The inhibition of 11βHSD1 described herein may be applied as a sole therapy or may involve, in addition to the subject of the present invention, one or more other substances and/or treatments. Such conjoint treatment may be achieved by way of the simultaneous, sequential or separate administration of the individual components of the treatment. Simultaneous treatment may be in a single tablet or in separate tablets. For example agents than might be co-administered with 11βHSD1 inhibitors, particularly those of the present invention, may include the following main categories of treatment:

  • 1) Insulin and insulin analogues;
  • 2) Insulin secretagogues including sulphonylureas (for example glibenclamide, glipizide), prandial glucose regulators (for example repaglinide, nateglinide), glucagon-like peptide 1 agonist (GLP1 agonist) (for example exenatide, liraglutide) and dipeptidyl peptidase IV inhibitors (DPP-IV inhibitors);
  • 3) Insulin sensitising agents including PPARγ agonists (for example pioglitazone and rosiglitazone);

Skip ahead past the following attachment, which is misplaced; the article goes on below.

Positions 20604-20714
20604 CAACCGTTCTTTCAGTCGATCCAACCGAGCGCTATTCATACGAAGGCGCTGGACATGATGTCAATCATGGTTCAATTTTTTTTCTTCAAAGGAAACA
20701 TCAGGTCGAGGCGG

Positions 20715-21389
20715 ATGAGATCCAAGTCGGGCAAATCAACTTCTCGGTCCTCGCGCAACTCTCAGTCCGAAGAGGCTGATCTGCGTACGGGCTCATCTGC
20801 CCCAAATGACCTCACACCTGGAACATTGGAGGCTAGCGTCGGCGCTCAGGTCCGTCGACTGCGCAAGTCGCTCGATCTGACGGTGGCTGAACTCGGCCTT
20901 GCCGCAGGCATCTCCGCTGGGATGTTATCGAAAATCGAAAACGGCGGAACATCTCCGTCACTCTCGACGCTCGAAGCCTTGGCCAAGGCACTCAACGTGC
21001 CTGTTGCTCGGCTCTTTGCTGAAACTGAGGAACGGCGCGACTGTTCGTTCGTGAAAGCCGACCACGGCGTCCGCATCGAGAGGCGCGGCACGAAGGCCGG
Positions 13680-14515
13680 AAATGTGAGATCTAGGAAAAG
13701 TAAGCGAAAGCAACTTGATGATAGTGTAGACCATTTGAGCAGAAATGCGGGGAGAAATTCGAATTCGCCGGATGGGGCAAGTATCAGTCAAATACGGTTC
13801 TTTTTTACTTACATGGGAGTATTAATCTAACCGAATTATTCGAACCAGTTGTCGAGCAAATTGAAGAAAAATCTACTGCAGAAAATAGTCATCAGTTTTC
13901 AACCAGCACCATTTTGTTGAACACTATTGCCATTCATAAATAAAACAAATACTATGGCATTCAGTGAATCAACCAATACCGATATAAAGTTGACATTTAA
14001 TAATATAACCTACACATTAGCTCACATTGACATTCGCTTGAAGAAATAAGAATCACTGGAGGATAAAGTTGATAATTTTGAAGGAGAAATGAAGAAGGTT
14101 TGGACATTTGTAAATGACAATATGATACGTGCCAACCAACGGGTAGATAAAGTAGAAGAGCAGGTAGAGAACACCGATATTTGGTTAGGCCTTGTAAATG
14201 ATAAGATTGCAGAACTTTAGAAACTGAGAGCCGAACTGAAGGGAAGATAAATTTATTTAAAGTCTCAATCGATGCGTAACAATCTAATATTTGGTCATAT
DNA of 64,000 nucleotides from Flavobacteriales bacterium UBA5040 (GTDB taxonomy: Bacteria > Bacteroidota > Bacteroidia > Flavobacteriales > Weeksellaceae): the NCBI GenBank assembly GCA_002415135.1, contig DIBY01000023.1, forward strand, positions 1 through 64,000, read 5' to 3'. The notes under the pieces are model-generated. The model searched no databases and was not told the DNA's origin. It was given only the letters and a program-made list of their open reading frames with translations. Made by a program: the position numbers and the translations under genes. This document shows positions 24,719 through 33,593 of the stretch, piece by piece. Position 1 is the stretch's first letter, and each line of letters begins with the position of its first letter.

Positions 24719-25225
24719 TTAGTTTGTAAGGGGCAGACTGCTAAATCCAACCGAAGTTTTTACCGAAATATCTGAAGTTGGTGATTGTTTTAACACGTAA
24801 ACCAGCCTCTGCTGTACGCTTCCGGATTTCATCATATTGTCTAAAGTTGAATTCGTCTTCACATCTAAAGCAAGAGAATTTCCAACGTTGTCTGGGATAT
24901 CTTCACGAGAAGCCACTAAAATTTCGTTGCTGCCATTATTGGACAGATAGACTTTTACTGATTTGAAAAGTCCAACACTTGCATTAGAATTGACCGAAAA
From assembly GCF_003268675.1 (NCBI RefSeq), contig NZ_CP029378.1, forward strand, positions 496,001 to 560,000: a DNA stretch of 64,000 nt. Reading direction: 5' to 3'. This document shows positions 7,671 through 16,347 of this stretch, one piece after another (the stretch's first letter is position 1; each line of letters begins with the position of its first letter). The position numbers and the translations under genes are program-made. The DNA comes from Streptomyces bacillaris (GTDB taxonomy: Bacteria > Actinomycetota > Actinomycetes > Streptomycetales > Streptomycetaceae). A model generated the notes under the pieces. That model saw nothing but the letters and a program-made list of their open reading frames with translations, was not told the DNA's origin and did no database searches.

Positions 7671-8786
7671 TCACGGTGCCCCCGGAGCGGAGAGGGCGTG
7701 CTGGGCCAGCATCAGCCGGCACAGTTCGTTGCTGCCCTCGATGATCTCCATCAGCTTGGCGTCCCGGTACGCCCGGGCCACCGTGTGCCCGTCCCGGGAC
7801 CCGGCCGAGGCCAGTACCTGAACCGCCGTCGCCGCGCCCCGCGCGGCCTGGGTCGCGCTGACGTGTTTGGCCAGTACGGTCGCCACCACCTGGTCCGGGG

• 4) Agents that suppress hepatic glucose output (for example metformin);
  • 5) Agents designed to reduce the absorption of glucose from the intestine (for example acarbose);
  • 6) Agents designed to treat the complications of prolonged hyperglycaemia; e.g. aldose reductase inhibitors

7) Other anti-diabetic agents including phosotyrosine phosphatase inhibitors, glucose 6-phosphatase inhibitors, glucagon receptor antagonists, glucokinase activators, glycogen phosphorylase inhibitors, fructose 1,6 bisphosphastase inhibitors, glutamine:fructose-6-phosphate amidotransferase inhibitors

  • 8) Anti-obesity agents (for example sibutramine and orlistat);